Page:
Marketing Strategy - SWOT analysis

Strength

Strong ability of reaction

High quality control in products

Matured technology base

Thailand facilities

Weakness

R&D investment is lower than major players

Low brand recognition

Opportunity

Growing demand

Rising Indian disposable income

Affordable prices

Digitalization of broadcasting

The fad of sport events

Threat

Major TV leading manufacturers

Potential players

Alternatives

Patent barriers

Less sales margin

Strength

Manufacturers of Taiwan are all aware of the limited growth of Taiwan consumers in terms of population, almost all of products are followed the needs of global consumers. Thus, the ability of reaction is high enough to face the dynamic market changes. The quality control of products and engineering employees are very positive as well as the profound and solid IT base, Tatung Co. has a strong supports from the industry. In addition, the management office and facilities in Thailand are able to provide an efficient solution and updated products to the target Indian market.

Weakness

Owing to the economic downturn, many companies and investors are not willing to take a big risk on more capital investment. Moreover, the monetary supports from the Taiwan are much less than that of Japan and Korea. This is negative for the company to development innovation and new technology. Meanwhile, the global recognition of Taiwan brands is low. Although Taiwan has a high global performance in computer and electrics products, the marketing of TV products is still unable to compete with larger size companies.

Opportunity

“India has 230 million households and only 115 million of them have TVs—mainly CRT TVs providing significant opportunities for market expansion” (Austin, 2009). India flat panel TV market future is encouraging. It is predicted that over 30% of total Asia Pacific plat panel TV shipments will goes to India in 2013. Flat panel TV shipment growth in India has a slight decrease to 80% from 100% in the last four years. Comparing to other regions excludes China, this is still extraordinary. A growing middle and upper middle classes in India allows householders upgrade from CRT to LCD TVs and it is even predicted LCD TV will overtake CRT TV in 2012. After the economical reform in India, rising disposable income has make the flat panel TV market undoubtedly profitable. Unlike other developed saturated markets, this one of the largest populations has a strong potential to support consecutive growth in the flat panel TV. Indian government has reduced import duty by 50% to attract TV manufacture and assembly in the country. Therefore, large global OEMs are considering India as their manufacturing destinations (DisplaySearch, 2009).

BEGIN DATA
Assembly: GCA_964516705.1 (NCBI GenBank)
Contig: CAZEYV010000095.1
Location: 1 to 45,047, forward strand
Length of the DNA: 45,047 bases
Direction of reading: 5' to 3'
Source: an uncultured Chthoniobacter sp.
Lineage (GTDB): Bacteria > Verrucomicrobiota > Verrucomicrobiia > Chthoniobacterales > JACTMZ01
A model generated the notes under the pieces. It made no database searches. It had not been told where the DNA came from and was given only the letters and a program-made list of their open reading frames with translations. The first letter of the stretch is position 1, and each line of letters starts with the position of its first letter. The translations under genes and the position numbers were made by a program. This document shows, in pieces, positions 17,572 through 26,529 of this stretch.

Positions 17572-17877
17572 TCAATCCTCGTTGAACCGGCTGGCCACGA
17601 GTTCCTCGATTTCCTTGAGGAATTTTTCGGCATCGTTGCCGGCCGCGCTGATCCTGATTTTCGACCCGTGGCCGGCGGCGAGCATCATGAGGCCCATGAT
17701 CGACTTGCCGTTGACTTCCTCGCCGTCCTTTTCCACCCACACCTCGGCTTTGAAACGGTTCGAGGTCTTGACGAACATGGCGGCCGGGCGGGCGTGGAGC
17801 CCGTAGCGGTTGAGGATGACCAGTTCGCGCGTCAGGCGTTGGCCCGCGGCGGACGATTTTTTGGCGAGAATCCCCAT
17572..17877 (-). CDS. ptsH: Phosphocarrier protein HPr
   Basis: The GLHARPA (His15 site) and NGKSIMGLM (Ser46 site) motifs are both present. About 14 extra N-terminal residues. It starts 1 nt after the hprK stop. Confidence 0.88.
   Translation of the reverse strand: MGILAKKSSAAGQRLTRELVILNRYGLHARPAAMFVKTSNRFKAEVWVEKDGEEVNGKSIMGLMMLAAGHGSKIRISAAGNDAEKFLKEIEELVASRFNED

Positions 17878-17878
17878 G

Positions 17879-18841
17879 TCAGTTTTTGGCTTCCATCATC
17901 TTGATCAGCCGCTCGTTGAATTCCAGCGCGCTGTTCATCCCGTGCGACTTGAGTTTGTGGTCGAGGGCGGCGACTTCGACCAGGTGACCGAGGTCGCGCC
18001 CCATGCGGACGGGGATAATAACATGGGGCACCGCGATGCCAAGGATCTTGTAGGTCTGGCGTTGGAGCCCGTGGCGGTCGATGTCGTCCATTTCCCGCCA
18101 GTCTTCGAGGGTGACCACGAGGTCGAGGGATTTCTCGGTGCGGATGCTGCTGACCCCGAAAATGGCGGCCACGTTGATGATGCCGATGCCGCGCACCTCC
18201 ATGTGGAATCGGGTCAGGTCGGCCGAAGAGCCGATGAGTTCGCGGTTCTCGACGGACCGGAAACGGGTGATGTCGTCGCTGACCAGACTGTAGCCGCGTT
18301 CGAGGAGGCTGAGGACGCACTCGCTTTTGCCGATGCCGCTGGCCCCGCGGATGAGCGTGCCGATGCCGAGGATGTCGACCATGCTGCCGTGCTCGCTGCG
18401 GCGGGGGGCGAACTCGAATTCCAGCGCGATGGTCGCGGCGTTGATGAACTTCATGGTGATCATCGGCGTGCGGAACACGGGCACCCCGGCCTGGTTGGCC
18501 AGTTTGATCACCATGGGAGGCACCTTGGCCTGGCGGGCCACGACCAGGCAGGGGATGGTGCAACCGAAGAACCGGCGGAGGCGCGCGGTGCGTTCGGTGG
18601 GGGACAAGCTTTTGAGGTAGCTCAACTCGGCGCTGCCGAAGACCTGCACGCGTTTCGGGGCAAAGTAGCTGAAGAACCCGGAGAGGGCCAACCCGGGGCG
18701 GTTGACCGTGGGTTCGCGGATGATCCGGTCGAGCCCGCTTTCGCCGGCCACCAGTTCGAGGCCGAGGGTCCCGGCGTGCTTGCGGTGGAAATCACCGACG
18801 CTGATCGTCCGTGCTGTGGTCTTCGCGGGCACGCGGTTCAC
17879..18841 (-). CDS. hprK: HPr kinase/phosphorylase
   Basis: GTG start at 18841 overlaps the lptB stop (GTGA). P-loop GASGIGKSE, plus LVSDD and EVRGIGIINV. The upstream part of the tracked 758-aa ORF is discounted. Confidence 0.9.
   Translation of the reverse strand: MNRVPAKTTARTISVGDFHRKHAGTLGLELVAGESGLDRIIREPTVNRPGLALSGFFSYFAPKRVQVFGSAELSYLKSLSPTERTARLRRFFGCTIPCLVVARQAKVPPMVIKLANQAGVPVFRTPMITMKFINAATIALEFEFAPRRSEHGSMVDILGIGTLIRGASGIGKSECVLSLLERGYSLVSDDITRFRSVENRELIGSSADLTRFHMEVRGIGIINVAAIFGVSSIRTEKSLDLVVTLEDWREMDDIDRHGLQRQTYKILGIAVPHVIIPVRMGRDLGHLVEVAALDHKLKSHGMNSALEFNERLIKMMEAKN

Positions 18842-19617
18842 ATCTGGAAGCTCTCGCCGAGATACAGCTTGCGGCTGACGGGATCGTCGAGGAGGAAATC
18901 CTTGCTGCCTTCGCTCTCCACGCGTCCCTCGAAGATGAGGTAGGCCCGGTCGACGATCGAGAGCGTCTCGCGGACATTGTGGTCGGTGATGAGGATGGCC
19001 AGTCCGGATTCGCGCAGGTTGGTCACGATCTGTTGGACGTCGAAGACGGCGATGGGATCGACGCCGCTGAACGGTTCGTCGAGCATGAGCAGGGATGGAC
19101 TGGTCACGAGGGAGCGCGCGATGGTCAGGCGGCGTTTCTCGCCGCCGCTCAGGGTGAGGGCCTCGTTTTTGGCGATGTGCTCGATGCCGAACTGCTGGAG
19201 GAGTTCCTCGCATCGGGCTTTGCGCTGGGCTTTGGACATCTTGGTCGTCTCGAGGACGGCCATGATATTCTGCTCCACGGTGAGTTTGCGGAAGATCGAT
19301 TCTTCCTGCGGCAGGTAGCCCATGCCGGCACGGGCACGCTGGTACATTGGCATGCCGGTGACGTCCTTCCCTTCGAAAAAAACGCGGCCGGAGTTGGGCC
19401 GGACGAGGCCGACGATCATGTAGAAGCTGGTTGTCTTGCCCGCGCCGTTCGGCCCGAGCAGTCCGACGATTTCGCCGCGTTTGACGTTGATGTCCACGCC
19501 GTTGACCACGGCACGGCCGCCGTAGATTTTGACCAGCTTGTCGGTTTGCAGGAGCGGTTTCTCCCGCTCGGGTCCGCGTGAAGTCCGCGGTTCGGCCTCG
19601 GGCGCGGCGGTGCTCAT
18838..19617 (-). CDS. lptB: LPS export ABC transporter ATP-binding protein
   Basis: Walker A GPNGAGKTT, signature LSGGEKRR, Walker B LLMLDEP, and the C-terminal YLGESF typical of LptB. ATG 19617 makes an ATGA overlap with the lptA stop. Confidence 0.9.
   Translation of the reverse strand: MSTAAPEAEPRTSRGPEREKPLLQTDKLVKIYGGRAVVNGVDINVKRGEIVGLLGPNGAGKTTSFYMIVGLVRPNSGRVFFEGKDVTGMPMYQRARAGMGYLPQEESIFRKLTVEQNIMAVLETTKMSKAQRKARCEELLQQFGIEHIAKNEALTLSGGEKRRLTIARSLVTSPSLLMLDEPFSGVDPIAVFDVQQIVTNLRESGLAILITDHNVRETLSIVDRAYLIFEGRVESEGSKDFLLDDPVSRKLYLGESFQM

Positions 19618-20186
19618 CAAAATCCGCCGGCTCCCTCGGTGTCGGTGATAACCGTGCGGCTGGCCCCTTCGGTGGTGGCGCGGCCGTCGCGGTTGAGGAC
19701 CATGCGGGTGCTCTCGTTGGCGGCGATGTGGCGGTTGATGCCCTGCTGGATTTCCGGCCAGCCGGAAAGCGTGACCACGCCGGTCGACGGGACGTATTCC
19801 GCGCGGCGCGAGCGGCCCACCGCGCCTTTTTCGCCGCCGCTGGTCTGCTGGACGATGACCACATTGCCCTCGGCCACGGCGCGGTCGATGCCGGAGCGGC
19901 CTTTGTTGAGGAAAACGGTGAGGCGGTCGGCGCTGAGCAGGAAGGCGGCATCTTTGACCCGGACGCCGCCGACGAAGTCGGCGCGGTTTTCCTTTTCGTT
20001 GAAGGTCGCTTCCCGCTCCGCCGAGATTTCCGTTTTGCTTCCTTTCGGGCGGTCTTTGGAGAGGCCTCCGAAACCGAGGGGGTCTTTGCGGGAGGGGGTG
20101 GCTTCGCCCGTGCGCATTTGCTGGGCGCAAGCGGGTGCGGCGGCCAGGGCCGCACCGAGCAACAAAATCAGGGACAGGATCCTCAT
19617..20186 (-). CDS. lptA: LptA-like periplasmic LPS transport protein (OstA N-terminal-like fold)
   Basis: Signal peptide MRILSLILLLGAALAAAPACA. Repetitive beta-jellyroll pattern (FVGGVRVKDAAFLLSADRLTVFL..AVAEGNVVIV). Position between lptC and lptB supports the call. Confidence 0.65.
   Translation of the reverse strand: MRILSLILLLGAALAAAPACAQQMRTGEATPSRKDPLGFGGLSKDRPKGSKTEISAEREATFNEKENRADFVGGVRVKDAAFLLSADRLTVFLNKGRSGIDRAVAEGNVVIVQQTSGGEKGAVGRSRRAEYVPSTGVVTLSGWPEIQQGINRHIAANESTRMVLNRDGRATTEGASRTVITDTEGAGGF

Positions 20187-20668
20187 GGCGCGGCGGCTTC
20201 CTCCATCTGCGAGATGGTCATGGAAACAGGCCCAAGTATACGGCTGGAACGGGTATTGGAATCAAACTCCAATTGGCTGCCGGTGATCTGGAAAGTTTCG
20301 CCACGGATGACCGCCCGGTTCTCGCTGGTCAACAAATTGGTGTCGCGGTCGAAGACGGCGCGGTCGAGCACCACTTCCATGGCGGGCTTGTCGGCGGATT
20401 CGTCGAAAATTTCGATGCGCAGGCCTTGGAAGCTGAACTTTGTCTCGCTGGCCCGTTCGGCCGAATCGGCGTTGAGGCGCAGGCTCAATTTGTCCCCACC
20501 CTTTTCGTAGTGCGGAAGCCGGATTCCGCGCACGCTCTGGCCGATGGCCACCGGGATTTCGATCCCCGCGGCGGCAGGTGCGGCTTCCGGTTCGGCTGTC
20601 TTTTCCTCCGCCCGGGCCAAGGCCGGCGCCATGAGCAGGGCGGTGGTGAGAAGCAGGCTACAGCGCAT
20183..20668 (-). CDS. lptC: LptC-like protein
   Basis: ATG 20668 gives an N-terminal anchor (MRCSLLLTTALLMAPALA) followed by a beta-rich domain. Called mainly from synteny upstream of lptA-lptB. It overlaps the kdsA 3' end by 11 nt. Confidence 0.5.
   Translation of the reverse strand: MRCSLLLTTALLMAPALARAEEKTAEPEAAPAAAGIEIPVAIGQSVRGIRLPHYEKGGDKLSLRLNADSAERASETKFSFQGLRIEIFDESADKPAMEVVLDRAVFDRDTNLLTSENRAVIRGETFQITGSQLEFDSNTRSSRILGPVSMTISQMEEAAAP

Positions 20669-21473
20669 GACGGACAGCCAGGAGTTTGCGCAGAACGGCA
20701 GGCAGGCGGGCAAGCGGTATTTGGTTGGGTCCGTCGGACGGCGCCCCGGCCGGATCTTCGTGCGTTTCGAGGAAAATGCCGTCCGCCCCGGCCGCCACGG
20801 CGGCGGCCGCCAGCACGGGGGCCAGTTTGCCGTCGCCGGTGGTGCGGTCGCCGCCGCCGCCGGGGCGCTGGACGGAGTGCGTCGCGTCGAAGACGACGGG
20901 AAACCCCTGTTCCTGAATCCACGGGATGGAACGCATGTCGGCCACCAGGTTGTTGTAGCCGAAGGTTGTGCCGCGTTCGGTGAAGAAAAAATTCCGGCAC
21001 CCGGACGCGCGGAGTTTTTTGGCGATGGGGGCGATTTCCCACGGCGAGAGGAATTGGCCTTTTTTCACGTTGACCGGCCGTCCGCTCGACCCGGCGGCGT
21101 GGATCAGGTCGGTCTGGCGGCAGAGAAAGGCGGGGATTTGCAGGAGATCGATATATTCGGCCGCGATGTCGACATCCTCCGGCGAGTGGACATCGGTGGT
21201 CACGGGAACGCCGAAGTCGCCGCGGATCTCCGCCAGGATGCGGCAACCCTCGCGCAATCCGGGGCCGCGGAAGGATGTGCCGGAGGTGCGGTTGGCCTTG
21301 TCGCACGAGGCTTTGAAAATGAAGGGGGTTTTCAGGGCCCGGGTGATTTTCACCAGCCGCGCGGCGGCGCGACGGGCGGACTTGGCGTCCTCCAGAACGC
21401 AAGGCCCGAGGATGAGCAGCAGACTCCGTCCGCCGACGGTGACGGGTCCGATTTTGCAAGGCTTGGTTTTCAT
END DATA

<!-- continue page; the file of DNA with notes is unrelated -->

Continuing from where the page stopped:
One of main reasons drives the broad mass communication growth is prevailing sport passion, such as Olympics and cricket tournaments. A television display with accessible broadcasting is definitely required. Consumers now are pursuing high definition TV. These consumers are usually active in information updates. They are pioneers or the first groups to use new technology. They may prefer to choose multi brands to find out the differences and preferences. The more consumers in this segment, the more benefits can gain to plat panel TV (Gupta, 2006). India has a Free Trade Agreement with Thailand on import duty which is beneficial to Tatung Co. reduce the cost (Austin, 2009). Besides, digitalization of Indian broadcasting is another opportunity for the company to entry the market. Digital transmission has a number of advantages over analog system, including better reception quality, increased channel carrying capacity which enables to carry more TV channels, additional interactive features, such as movie on demand, radio, programme guides and subtitles.